“I think in a way it’s a very exciting, enchanting, and liberating time to be a woman of colour. If anything, I do attribute a lot of my growth as an artist to Vancouver, in the sense that it gave me the space and safety for the most part to grow. I feel like it’s a time where women of colour in the arts really need to take the lead and initiative and create communities for more storytelling.”
For someone viewing your artworks without knowing the context or story behind your inspiration, what sort of experience do you want them to have?
Ultimately, I want people to feel connected and curious. I explore a vast array of mythology and iconography when I create concepts and so there’s always something that will resonate with someone from diverse cultural backgrounds but I guess, if I had to narrow it down, my aim is to create art with an atmosphere of timelessness. I want to connect to people through emotions that are innate to us all and could be felt in any given point of the human experience – like melancholy, or sexuality. It has always been both a gift and curse that I can feel peoples’ vulnerabilities and pain deeply. I see their energies in a very human and naked way. I want my art to both reflect and encourage that awareness of emotion.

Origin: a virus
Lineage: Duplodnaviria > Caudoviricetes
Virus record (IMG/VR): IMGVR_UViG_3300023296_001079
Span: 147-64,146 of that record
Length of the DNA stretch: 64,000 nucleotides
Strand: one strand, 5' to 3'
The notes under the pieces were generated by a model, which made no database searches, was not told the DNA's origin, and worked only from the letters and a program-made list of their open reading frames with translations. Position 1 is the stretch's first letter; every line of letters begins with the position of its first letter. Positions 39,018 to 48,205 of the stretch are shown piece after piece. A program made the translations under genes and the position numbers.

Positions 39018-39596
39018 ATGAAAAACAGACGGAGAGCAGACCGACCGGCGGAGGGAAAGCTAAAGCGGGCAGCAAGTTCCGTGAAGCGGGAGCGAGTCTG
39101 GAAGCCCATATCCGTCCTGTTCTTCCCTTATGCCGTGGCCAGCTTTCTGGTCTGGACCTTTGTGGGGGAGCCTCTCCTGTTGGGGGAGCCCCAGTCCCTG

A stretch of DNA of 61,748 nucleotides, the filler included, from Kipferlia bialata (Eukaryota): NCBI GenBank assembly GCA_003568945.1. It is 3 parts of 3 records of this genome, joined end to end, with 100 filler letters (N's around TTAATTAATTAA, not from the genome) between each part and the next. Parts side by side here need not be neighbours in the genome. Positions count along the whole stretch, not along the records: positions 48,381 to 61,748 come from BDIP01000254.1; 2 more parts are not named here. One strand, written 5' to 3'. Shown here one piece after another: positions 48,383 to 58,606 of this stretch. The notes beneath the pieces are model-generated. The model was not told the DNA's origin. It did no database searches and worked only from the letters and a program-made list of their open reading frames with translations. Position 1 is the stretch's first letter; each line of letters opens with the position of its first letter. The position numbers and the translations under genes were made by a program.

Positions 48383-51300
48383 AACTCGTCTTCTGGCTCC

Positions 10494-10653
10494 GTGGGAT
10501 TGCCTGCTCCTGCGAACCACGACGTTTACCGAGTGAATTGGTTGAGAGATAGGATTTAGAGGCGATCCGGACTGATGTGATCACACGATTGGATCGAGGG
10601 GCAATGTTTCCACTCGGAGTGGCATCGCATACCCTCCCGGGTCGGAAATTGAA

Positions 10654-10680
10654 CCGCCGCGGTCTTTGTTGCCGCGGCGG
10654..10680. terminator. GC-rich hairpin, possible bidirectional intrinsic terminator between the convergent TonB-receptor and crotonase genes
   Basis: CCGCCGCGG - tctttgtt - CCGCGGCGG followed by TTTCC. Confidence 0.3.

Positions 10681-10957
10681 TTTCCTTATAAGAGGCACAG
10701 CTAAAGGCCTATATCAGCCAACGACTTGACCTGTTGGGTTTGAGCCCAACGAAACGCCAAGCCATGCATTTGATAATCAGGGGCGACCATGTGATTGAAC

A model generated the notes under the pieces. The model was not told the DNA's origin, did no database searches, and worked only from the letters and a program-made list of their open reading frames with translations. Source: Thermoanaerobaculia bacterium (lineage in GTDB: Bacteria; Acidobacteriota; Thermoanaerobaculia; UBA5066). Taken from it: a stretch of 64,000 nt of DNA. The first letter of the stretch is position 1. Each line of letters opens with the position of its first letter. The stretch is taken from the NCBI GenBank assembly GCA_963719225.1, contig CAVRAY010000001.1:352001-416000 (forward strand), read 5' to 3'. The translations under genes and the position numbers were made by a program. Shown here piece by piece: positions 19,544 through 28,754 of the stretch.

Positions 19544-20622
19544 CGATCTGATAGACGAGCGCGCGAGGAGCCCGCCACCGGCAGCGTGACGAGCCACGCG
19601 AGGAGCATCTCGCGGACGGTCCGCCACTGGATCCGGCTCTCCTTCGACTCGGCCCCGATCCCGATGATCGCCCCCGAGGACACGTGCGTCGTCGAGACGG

As an art viewer/consumer, what resonates with you and what do you want to see more of in Vancouver?
I want to see more artists who live their lives without censoring their passion, fire and dynamism in fear of fitting into the rules of contemporary art or trying to fit in to what institutions or galleries think what art should be. I feel many artists are held back by this because sometimes there’s a fear of acceptance in these spaces.